The Thing Itself
by Richard Todd '62
The Thing Itself began, as I think books often do, in perplexity. Why did I think so much about things, the objects in my life? After all, as a believer in orthodox American intellectual doctrine, I knew enough to deplore the materialism that plagues our culture. And as a dutiful student of post-modern thought, I knew, too, that “reality” itself was a suspect concept. But why then was I so preoccupied with the many aspects of American life that seemed “unreal,” by the incongruities in our landscape, by the voices of the media, and, most important, by my own suspect emotions?
As I thought about such subjects, an inevitable word kept coming to mind. The word was “authenticity.” This book is a rumination on authenticity, as the term applies to objects, to art, to places, to our public life, and, crucially, to our own ideas of selfhood. If I now think of the term as naming not a condition but a desire, that desire nevertheless seems to me to haunt contemporary life.
Below, some questions that I hope will get a conversation going. I know all too well that authenticity is a devilish topic, and yet I find that I learn something from everyone who is willing to take it on in conversation. I look forward especially to the ideas of this distinguished readership.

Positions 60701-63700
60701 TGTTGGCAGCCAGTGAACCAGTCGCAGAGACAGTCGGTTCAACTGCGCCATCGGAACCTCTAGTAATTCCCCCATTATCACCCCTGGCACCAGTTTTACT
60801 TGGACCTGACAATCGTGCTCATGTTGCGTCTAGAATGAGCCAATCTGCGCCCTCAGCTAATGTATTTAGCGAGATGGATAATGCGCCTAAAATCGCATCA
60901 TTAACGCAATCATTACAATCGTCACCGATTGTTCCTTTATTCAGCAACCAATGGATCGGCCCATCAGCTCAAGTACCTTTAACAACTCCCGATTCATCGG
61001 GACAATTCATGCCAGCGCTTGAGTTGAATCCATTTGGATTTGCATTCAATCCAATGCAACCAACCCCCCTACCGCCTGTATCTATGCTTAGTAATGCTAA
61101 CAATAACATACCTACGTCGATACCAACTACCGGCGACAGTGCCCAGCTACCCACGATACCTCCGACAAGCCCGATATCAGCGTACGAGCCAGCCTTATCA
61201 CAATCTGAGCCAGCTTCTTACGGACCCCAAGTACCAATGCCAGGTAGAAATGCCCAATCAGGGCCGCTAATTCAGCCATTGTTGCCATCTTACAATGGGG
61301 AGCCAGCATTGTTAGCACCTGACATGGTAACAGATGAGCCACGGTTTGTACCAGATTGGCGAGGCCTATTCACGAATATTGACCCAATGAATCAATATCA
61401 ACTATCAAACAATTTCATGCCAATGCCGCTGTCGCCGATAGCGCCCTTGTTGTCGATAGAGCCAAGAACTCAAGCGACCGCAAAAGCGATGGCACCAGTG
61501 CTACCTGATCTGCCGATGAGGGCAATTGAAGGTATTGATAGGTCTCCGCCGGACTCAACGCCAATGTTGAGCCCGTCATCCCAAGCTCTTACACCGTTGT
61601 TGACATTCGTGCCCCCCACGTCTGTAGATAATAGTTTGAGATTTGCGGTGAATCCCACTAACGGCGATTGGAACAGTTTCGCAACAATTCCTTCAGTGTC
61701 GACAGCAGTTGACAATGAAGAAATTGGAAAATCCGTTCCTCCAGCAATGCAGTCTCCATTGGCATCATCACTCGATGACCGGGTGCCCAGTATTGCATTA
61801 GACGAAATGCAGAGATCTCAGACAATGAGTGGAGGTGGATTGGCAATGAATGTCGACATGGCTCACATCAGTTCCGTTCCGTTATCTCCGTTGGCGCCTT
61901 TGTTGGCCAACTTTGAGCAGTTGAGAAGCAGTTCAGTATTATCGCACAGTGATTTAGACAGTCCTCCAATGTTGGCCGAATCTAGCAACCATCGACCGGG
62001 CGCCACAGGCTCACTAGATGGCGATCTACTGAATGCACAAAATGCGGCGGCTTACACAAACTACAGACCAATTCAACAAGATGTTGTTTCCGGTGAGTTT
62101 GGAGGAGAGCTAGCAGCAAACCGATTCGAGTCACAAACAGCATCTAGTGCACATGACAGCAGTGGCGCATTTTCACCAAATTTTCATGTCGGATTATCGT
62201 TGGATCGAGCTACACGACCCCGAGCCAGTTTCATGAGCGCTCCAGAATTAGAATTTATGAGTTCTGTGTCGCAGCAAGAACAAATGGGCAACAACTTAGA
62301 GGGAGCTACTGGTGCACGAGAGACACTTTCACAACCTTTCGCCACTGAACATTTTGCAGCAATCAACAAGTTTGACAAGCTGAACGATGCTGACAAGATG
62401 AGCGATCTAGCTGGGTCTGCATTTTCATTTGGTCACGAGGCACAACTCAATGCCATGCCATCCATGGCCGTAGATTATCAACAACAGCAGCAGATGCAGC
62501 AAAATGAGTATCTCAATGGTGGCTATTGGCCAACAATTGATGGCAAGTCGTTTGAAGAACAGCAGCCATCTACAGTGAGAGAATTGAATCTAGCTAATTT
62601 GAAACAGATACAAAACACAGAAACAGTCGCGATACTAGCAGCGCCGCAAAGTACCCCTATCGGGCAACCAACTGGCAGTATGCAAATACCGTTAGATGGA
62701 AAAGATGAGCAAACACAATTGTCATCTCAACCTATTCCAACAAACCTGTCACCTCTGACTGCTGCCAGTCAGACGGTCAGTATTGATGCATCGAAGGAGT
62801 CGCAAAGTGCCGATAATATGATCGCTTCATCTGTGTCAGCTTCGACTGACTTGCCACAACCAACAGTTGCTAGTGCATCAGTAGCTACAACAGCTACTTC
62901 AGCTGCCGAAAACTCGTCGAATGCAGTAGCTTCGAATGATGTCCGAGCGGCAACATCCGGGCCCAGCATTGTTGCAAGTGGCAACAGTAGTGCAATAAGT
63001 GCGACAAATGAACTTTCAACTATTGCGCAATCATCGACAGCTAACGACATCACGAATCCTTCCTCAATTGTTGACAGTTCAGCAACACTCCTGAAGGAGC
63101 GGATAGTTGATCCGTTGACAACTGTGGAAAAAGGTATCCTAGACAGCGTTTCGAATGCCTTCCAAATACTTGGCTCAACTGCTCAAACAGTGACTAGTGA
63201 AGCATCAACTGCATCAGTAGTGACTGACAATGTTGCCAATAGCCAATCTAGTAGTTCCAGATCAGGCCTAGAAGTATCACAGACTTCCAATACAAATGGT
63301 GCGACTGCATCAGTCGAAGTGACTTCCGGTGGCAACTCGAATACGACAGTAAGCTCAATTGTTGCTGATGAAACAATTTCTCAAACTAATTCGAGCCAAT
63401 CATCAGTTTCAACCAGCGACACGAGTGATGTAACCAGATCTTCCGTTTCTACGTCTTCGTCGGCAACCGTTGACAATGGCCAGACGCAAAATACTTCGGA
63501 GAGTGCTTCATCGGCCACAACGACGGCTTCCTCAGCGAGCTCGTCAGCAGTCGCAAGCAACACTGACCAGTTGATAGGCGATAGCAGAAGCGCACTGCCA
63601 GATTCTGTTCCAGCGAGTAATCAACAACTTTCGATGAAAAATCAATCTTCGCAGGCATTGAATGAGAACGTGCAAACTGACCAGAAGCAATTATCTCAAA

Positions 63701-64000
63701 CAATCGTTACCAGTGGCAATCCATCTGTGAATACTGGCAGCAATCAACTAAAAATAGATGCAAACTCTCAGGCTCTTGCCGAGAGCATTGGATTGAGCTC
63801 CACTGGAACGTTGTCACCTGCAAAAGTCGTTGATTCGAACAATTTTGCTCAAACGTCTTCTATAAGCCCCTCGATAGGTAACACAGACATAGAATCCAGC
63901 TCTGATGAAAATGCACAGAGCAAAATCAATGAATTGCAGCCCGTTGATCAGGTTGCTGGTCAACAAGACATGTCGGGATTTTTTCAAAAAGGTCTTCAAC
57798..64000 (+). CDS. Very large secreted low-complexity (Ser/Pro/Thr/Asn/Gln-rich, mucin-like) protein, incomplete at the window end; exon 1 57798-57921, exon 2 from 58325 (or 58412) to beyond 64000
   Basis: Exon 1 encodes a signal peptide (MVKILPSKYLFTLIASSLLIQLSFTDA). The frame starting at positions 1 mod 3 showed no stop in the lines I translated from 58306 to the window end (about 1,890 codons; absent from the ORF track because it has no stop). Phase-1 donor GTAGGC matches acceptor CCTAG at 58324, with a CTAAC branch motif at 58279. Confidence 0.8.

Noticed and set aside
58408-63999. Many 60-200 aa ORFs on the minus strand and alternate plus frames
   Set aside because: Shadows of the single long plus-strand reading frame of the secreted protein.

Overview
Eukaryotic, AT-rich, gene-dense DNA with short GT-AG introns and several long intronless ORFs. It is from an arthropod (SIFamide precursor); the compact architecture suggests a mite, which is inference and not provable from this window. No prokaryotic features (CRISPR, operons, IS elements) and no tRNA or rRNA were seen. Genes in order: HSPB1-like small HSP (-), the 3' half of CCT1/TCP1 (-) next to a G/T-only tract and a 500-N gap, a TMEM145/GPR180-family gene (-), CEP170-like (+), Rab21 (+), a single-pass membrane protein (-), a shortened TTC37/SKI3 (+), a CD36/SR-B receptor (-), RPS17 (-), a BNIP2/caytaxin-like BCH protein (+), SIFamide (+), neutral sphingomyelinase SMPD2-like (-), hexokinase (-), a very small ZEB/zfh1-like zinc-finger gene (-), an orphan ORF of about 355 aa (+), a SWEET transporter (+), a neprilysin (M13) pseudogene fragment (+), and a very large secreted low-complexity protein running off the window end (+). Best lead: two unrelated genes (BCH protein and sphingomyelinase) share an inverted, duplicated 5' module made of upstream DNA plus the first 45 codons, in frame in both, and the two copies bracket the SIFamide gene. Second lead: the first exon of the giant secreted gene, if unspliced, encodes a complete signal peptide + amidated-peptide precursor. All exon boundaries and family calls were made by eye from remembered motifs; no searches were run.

--Richard Todd ‘62
1) Have you ever made a conscious attempt to lead a less materialistic life? What happened? Have you achieved a personal code about the role that things play in your life?
2) What do you want out of the places you visit and the place where you live?
3) When a political leader is called authentic, what is meant? And is authenticity a quality you seek in such figures?
4) Are there people in your personal experience who seem more authentic than others? How do you describe the quality in them that you admire?
5) What does the phrase “living in the moment” mean for you? And is it a condition you have achieved?
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